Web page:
• A Sedentary Lifestyle

Exercising is related to better overall health but it also helps the liver specifically. Burning calories leads to perspiration which helps the body detoxify itself thus providing a helping hand to the liver. Exercise at least three to four times a week and even half an hour of walking is sufficient to keep your body in good shape.

  • Skipping Regular Medical Checkup

While most people get regular checkups done for their cholesterol, blood pressure and their heart, many skip the liver function test that checks the liver’s health. Even those who don’t consume alcohol must get their liver checked regularly as many liver conditions are not related to alcohol and do not show symptoms of damage until it is too late. Talk to your doctor on how to get the liver function test conducted.


Food items for healthy liver

  • Coffee: Coffee helps to lower abnormal liver enzymes. Studies have found that regular coffee consumption is associated with a lowered risk of developing NAFLD, as well as a decreased risk of the advancement of liver fibrosis in those already diagnosed with NAFLD.
  • Leafy greens: Certain compounds found in spinach and other leafy greens may help fight fatty liver disease. Consumption of legumes may even help lower blood glucose and triglycerides in individuals living with obesity.
  • Fatty fish: Fatty fish contain omega-3 fatty acids, which are healthy fats that help reduce inflammation and have been associated with a lower risk of heart disease. A 2016 analysis found that omega-3 fatty acids helped lower liver fat and triglycerides in those with nonalcoholic fatty liver disease or nonalcoholic steatohepatitis.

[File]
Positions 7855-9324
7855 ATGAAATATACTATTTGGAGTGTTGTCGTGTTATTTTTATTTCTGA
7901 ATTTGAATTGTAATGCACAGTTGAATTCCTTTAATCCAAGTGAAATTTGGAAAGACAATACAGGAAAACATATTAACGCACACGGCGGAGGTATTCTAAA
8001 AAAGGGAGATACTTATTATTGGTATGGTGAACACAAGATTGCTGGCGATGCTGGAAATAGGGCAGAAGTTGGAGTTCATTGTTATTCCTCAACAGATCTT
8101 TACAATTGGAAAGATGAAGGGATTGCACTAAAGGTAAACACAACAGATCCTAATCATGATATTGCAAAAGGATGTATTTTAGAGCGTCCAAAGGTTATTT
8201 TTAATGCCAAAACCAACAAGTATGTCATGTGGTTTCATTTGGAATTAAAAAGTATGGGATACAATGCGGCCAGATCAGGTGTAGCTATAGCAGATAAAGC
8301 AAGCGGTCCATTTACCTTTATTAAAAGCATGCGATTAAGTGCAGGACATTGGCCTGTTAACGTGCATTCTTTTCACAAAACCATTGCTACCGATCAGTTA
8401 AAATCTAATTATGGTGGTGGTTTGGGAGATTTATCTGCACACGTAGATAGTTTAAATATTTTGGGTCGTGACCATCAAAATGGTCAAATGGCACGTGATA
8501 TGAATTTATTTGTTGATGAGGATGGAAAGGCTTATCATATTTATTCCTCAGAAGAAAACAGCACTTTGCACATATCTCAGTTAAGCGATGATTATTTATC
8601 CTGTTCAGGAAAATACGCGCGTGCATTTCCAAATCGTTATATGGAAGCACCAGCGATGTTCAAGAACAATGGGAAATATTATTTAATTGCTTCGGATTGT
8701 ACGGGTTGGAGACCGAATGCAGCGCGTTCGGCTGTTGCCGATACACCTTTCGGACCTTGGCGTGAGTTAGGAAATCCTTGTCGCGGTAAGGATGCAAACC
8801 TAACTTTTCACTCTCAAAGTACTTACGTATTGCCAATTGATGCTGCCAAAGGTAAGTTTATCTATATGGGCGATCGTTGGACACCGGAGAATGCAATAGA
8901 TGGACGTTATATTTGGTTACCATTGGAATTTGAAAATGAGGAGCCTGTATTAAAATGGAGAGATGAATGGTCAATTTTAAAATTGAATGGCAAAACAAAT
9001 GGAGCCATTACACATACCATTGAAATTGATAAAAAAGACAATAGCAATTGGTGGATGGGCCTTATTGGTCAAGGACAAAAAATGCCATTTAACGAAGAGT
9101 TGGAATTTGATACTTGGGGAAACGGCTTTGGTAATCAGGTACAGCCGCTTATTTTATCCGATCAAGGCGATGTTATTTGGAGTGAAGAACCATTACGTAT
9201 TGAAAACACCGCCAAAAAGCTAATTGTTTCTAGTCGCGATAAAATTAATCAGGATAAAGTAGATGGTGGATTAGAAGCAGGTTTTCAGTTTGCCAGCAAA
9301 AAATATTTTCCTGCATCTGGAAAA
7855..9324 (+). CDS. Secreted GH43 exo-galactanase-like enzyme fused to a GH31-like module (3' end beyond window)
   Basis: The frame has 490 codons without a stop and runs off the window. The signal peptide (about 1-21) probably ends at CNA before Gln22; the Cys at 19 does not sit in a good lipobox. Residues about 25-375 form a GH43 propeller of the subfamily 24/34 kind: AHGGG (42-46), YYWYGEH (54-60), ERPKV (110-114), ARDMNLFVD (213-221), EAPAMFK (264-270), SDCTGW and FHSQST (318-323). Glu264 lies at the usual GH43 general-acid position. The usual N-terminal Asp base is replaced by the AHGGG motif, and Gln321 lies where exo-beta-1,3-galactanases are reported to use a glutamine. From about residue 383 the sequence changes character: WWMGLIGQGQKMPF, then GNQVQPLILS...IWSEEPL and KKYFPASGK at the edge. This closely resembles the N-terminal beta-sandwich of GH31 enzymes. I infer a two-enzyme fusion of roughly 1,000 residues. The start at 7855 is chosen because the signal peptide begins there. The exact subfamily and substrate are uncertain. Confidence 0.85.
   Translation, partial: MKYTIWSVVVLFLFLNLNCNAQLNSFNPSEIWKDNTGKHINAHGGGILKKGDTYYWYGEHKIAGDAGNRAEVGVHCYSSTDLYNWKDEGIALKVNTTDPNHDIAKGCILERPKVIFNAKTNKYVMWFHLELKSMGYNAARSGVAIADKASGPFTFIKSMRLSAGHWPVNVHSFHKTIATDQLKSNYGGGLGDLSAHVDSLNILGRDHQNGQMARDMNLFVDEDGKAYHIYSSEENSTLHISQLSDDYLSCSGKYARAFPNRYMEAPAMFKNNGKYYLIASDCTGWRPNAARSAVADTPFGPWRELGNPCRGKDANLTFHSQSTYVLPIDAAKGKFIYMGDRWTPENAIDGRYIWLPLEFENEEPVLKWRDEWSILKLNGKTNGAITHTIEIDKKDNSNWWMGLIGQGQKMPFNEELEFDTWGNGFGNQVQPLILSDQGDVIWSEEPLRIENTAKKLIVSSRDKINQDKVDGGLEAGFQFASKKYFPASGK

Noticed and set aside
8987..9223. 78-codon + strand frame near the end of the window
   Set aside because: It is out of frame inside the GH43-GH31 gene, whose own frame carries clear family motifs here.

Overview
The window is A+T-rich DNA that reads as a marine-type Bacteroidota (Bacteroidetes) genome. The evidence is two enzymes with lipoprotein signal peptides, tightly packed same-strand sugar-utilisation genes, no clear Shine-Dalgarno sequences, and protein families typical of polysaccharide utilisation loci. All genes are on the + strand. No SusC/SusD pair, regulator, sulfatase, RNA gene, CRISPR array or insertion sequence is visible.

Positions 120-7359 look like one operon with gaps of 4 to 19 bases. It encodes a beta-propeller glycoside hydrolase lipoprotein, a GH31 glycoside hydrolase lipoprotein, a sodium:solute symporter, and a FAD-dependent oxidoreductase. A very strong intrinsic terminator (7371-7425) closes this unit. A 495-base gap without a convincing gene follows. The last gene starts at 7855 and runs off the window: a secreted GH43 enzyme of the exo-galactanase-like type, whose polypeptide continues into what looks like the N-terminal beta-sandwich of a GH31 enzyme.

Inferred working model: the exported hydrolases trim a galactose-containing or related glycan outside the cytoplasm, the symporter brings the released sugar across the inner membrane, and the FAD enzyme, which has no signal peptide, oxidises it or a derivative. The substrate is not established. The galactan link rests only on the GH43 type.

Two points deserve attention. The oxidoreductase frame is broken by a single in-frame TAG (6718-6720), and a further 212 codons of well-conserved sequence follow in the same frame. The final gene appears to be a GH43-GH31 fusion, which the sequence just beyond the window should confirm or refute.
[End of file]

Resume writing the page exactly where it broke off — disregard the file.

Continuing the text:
• Olive oil: Olive oil is considered a healthy fat because of its many health benefits, including positive effects on heart and metabolic health. One small study including 11 people with NAFLD found that consuming 1 teaspoon (6.5 mL) of olive oil per day improved liver enzyme and fat levels.

Book your Liver Function Test today. Click here.


Whether or not you consume alcohol, you must be watchful of what you eat or drink to keep your liver in good shape. Get yourself regularly checked to avoid serious complications. Reduce alcohol consumption, quit smoking and exercise regularly to boost your hepatic health. Hydrate yourself by drinking sufficient quantities of water.

Disclaimer: The information included at this site is for educational purposes only and is not intended to be a substitute for medical treatment by a healthcare professional. Because of unique individual needs, the reader should consult their physician to determine the appropriateness of the information for the reader’s situation.


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Isatu z sesay

Amazing thanks 👍